It was at the congress in Uppsala, another city long associated with hypnosis research, that the society underwent a constitutional and a name change to The International Society of Hypnosis (ISH). Its presenters included Ernest Hilgard, Martin Orne, Ainsley Meares, Josephine Hilgard, Kay Thompson, Herbert Spiegel, John Hartland, Per-Olaf Wikstrom, P. Brugnoli, and Erika Fromm to name just a few of the stellar lineup of professionals from around the world. Ernest Hilgard served as the first president of this reorganized society. The International Journal of Clinical and Experimental Hypnosis was designated as the official journal of the society, and was edited for 30 years by Martin Orne. In addition, awards were created to honor the outstanding contributions of hypnosis researchers and clinicians from around the world, which bear the names of historically significant persons.
International Congresses of Hypnosis and Psychosomatic Medicine traced their lineage from the first congress on hypnotism in 1889 as did the renamed ISH. A congress has been held every three years since Uppsala, Sweden, the 6th ISH congress. Philadelphia, USA was the 7th ; Melbourne, Australia the 8th; Glasgow, Scotland the 9th; Toronto, Canada the 10th; Leiden, The Netherlands the 11th; Jerusalem, Israel the 12th (not held until 1992); Melbourne, Australia the 13th; San Diego, USA the 14th; Munich, Germany the 15th; Singapore the 16th(not held until 2004); Acapulco, Mexico the 17th; Rome, Italy the 18th. ISH has boasted a membership of 1600 members, and 40 constituent societies from around the world.
In an ever changing world of economic and political upheavals, with vast technological and administrative challenges, the ISH remains dedicated to its mission to stimulate and to improve research, discussion, and publications pertinent to the scientific study and clinical application of hypnosis. It continues to encourage cooperative relations among scientific disciplines with regard to the study and applications of hypnosis, and to bring together persons who use hypnosis, and to set standards for professional training and adequacy in the field.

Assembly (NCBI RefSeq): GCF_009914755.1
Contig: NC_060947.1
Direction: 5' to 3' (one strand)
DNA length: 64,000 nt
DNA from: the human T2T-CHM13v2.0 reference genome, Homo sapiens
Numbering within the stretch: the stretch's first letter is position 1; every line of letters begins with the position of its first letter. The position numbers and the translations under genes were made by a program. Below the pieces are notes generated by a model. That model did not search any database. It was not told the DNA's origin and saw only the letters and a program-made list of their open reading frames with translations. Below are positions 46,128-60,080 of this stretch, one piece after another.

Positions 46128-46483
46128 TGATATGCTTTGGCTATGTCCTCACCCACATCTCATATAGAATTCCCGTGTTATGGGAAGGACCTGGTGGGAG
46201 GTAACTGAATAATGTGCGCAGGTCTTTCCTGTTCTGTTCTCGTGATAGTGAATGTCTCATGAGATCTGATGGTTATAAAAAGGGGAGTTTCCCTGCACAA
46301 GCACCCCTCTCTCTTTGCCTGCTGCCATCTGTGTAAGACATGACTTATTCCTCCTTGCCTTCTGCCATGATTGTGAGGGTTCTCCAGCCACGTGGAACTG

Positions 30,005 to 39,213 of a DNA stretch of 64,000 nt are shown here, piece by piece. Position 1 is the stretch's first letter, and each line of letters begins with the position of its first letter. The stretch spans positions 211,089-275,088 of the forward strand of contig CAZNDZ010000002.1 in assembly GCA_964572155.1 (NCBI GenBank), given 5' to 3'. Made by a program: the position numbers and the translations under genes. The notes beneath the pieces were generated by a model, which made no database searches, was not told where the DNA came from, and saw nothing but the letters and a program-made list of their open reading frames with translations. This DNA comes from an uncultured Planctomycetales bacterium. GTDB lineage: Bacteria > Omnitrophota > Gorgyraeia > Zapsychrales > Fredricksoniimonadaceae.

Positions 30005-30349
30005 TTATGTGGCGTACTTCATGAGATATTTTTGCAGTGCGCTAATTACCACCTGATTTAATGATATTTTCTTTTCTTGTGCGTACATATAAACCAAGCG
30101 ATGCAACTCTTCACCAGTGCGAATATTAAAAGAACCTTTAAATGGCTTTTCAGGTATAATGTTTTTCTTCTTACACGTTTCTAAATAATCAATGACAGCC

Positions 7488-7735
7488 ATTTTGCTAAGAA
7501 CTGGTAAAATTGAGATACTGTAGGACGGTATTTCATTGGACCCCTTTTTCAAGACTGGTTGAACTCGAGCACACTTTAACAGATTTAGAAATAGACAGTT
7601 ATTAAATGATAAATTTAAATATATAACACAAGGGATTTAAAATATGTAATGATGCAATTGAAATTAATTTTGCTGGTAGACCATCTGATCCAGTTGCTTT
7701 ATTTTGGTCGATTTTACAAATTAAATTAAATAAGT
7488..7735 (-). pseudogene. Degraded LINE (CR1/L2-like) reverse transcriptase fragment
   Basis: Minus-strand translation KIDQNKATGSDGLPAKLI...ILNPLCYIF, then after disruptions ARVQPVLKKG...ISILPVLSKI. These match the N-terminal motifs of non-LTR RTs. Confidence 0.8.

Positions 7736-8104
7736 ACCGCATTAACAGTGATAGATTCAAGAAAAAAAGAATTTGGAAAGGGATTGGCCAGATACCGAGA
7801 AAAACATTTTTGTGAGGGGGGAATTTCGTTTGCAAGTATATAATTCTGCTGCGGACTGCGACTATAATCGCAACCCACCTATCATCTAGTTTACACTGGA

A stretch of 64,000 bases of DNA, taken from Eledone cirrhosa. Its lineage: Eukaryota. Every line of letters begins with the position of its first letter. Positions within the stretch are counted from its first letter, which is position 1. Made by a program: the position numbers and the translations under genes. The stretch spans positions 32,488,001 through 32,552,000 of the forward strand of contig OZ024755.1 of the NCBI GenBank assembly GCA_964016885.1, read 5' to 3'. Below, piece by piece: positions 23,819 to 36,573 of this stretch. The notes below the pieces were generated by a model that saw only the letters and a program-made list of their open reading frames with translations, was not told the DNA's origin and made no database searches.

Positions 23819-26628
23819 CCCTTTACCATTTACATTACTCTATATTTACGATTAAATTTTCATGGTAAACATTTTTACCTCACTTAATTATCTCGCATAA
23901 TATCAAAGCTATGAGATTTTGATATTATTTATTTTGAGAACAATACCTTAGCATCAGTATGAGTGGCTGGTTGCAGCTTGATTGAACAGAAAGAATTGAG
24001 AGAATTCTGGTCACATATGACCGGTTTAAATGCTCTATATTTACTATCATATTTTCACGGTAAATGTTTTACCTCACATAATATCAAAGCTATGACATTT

Julie H. Linden, PHD, Chair, History Committee 2013
Ewin, D. (2005). Basic Workshop on Hypnosis, American Society of Clinical Hypnosis, slide presentation as part of the Standards of Training for ASCH.
Gravitz, M.A. & Gerton, M.I. (1984). Origins of the term hypnotism prior to Braid.American Journal of Clinical Hypnosis, 27, 107-110.
Hilgard, E. (1993). History of Research Centers and Professional Hypnosis Societies in the United States. IJCEH, July 1993, pp.173 – 190.
Loriedo, C. & Monacelli, G. (2011). From “Magical Sleep” to New Hypnosis. In, Loriedo, C.; Zeig, J.; & Nardone,G. Transforming Ericksonian Methods. Milton Erickson Foundation Press. pp 23-42.
Spiegel, D. (2006). Editorial, Am J Psychiatry, September 2006; 163: 1646.
Watkins, J. (2010) Personal communication to ISH.
van der Kolk, B.A. & van der Hart, O. (1989). Pierre Janet and the breakdown of adaptation in psychological trauma. Am J Psychiatry, Dec 1989; 146: 1530 – 1540.
History of the IJCEH
Compiled by the ISH Board of Directors
From time to time individuals have asked about the International Society of Hypnosis and its relationship to the International Journal of Clinical and Experimental Hypnosis. There is a long, complex, and exciting relationship between the IJCEH and ISH, which we have researched through interviews with past Editors, ISH and SCEH officers, as well as looking through archives of the journals. What follows is a result of these endeavors and we hope a summary to which others will add their collective memories.
In 1953 the Journal of Clinical and Experimental Hypnosis was founded under the Editorship of Milton Kline. In 1959 its name, and reach, changed to the International Journal of Clinical and Experimental Hypnosis. Several people championed this cause, led primarily by Bernard Raginsky, Jack Watkins and Jerome Schneck .
In 1959, there appeared two editorials, one from the editor as well as one from Bernard Raginsky, President, International Society of Clinical and Experimental Hypnosis. The officers of both SCEH and ISCEH then were listed on the masthead of the journal. The SCEH and ISCEH worked together to support the journal. In 1960, an Editorial appeared referring to IJCEH as the “official journal of SCEH” perhaps thereby underlining the “ownership” of the journal.
Milton Kline remained its editor until 1960. Then Frank Kirkner became Editor, but was only able to do so for the year 1961. He was followed by Martin Orne, who edited the journal for 30 years, from 1962 until 1992. During Orne’s editorship, in 1965 all IJCEH subscriptions billings were processed through the editor’s office and after the IJCEH printing bills were paid as well as the subscriptions’ assistant, the remaining funds were used to cover the expenses of the editorial assistant and a part-time referencing assistant; as subscriptions grew, many back issues which had run out were reprinted from those funds so that full paper volumes could be sold to libraries and other institutions.